OSB is fairly versatile but it’s important to install it correctly, with buildings there are often a lot of minor details that make all the difference, and therefore, below I will cover what preparations you need to use to use OSB for a deck.
In general, it should be acclimated to your climate for 5 days in a place where it will be completely dry. After installation it should be kept completely dry until it is covered with waterproof underlayment, plastic wrap, or waterproofing.
Doing so will ensure it won’t change dimensions too much in response to changes in humidity. Other than that there is nothing extra that needs to be done to prepare it before installing it.
How to Use OSB for Deck
OSB comes in sheets of varying thickness and size and for these reasons it can be used for a bunch of different applications. But, below is how it’s used for a deck, and exactly how to install it on a deck.
Copyright protected content owner: ReadyToDIY.com and was initially posted on February 15, 2023.
OSB is used as sheathing for a ceiling-deck or roof deck. But, not for a deck that is exposed to the elements (regular deck). You nail each OSB sheet to the studs or framing. The exact number of nails differs based on the building codes in your region. But, below are the general guidelines.
To know the exact amount of nails to use to meet building codes you should contact the building codes office in your jurisdiction over email or phone. Regardless of how many nails you need, each board needs to have a space that is ⅛ inch (0.32 cm) to allow for the expansion and contraction. They also should be staggered to provide greater structural integrity, and you should install each row of nails from one end of the OSB sheet to the other.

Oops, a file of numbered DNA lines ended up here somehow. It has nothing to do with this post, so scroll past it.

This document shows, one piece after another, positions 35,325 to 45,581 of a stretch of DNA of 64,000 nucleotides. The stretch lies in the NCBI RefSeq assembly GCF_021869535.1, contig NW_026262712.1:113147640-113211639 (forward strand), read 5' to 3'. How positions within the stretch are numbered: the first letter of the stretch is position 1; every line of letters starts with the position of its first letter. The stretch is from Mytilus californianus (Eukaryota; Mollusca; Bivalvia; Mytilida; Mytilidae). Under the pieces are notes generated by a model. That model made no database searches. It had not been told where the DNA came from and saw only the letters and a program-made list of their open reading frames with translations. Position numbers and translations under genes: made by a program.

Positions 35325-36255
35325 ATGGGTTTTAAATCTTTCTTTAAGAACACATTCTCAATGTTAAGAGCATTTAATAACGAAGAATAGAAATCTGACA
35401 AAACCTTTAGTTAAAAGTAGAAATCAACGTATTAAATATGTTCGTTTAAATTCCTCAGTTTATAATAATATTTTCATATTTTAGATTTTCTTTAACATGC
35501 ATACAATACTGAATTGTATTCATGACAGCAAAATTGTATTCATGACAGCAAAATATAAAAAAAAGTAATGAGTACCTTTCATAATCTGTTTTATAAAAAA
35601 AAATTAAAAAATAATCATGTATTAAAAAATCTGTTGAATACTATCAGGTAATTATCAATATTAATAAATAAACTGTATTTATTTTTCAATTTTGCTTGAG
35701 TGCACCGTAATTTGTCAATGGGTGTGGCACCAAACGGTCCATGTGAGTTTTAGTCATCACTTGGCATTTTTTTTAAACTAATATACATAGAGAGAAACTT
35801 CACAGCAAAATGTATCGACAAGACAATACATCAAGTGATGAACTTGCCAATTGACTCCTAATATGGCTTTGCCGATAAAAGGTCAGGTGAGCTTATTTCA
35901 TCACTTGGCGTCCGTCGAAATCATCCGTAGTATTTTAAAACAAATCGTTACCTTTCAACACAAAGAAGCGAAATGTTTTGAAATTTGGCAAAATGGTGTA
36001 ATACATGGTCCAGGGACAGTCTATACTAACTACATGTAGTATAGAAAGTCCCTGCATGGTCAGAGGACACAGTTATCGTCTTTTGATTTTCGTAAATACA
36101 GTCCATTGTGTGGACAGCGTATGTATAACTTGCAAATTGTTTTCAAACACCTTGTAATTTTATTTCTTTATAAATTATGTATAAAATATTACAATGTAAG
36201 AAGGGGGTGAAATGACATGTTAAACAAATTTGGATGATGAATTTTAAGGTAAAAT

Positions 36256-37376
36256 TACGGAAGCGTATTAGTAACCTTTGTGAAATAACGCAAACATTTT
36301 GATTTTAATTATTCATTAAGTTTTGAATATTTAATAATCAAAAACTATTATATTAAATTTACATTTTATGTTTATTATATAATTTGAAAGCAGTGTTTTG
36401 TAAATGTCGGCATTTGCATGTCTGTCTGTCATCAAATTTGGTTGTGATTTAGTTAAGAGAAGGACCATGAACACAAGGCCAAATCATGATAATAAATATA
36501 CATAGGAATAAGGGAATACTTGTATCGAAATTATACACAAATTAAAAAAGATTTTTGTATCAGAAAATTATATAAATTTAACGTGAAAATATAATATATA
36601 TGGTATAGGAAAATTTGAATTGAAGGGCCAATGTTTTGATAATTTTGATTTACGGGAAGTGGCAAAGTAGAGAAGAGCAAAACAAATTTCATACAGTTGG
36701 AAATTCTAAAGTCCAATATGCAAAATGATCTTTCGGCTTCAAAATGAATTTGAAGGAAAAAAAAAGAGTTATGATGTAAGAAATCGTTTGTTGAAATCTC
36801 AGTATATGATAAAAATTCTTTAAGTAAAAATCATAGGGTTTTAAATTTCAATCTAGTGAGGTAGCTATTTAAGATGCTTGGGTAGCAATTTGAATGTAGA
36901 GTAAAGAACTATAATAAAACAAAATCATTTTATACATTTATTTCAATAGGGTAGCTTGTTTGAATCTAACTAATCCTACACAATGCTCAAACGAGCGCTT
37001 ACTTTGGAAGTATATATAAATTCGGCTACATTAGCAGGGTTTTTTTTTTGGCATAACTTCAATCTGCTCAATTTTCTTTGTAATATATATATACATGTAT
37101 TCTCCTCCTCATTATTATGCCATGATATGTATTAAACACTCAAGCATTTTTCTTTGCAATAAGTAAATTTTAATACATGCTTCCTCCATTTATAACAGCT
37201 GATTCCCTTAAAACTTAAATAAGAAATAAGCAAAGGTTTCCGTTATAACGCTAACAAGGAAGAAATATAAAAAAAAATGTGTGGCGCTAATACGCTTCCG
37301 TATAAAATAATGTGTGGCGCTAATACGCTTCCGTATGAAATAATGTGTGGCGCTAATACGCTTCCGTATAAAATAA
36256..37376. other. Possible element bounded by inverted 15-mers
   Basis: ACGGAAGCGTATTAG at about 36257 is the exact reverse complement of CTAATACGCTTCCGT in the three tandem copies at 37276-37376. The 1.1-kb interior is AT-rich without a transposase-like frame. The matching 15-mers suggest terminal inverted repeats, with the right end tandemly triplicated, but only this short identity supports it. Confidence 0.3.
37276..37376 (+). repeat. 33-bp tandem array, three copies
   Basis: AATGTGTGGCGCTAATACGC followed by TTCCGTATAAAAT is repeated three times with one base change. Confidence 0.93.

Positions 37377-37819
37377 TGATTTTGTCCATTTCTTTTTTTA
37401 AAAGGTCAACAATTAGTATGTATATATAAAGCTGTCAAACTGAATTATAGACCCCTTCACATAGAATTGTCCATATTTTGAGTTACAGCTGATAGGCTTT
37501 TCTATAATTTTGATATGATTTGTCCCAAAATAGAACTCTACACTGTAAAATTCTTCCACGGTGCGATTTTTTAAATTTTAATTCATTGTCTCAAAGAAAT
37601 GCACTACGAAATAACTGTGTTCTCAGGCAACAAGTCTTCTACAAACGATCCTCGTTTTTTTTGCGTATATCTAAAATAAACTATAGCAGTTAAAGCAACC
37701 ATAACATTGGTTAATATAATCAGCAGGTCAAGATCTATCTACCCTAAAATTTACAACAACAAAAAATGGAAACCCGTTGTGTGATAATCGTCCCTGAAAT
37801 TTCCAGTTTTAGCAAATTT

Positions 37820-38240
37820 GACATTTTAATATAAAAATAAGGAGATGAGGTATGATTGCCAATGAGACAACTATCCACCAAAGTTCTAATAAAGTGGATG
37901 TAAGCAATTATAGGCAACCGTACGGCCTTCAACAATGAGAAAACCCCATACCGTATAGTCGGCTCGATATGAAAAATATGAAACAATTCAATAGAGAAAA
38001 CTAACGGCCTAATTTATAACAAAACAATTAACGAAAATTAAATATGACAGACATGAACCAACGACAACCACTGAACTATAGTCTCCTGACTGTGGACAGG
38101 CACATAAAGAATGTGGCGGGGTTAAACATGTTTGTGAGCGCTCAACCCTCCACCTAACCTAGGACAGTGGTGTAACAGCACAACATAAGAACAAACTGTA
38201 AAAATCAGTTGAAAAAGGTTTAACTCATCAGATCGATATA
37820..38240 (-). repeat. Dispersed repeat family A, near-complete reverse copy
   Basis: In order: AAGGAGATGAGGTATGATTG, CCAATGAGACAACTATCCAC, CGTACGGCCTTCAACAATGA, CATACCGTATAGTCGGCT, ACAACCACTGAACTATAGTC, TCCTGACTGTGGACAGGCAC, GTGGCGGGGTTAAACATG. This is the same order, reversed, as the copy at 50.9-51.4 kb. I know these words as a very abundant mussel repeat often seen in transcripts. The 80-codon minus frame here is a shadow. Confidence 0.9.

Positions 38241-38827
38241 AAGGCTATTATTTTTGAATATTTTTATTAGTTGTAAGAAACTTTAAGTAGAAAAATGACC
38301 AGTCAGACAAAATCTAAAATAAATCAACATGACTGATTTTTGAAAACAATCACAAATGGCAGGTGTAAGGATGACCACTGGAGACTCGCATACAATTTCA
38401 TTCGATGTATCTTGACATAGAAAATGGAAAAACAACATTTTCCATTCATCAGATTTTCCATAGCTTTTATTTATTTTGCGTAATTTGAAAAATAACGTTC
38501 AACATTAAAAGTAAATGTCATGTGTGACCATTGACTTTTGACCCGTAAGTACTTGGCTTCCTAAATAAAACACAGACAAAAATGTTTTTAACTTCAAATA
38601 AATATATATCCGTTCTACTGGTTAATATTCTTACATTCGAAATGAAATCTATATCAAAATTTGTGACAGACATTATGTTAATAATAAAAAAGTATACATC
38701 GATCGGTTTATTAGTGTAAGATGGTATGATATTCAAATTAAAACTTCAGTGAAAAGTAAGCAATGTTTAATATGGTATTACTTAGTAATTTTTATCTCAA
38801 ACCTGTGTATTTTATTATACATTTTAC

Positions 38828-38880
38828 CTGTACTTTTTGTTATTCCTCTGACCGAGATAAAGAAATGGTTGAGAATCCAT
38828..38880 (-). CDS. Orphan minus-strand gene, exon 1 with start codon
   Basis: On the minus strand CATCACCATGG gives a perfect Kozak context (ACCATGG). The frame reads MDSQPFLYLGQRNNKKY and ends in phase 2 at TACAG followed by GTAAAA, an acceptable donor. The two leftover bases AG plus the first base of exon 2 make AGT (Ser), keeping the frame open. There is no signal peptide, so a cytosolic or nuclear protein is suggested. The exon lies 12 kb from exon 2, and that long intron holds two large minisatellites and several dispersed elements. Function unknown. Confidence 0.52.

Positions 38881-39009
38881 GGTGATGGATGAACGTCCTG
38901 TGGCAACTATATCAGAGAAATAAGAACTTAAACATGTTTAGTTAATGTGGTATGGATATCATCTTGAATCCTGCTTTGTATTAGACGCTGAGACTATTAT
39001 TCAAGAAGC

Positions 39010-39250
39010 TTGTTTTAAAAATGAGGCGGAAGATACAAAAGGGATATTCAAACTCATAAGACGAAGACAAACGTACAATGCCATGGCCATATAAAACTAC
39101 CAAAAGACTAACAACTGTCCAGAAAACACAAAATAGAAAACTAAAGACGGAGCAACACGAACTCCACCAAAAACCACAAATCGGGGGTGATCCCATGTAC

There are a lot of very specific details for how to nail OSB to framing to use it as a ceiling-deck or roofing deck. Below, is a really good video that shows the very common measurements to be aware of, how to place each sheet, what nails to use, and how to install and space the nails to attach to the framing or studs:
For a ceiling deck, you cover it with a siding such as vinyl siding. For a ceiling deck it’s best to waterproof it with a waterproof underlayment or plastic sheeting, another option is to simply finish it using a sealer, which you paint on. Doing so will make it last much longer, especially in climates that get very humid.
And in some jurisdictions it may be a requirement to meet building codes. After that install what you are finishing it with. Such as vinyl siding. OSB generally looks very bad if you paint it or plaster it, but it can be done.
Copyright article owner is ReadyToDiy.com for this article. This post was first published on February 15, 2023.
If you do, it can be waterproofed using a waterproof paint-type primer product instead of waterproof underlayment or plastic sheeting. There are a large number of these, and any of them will work provided it’s designed for waterproofing wood.
ReadyToDIY is the owner of this article. This post was published on February 15, 2023.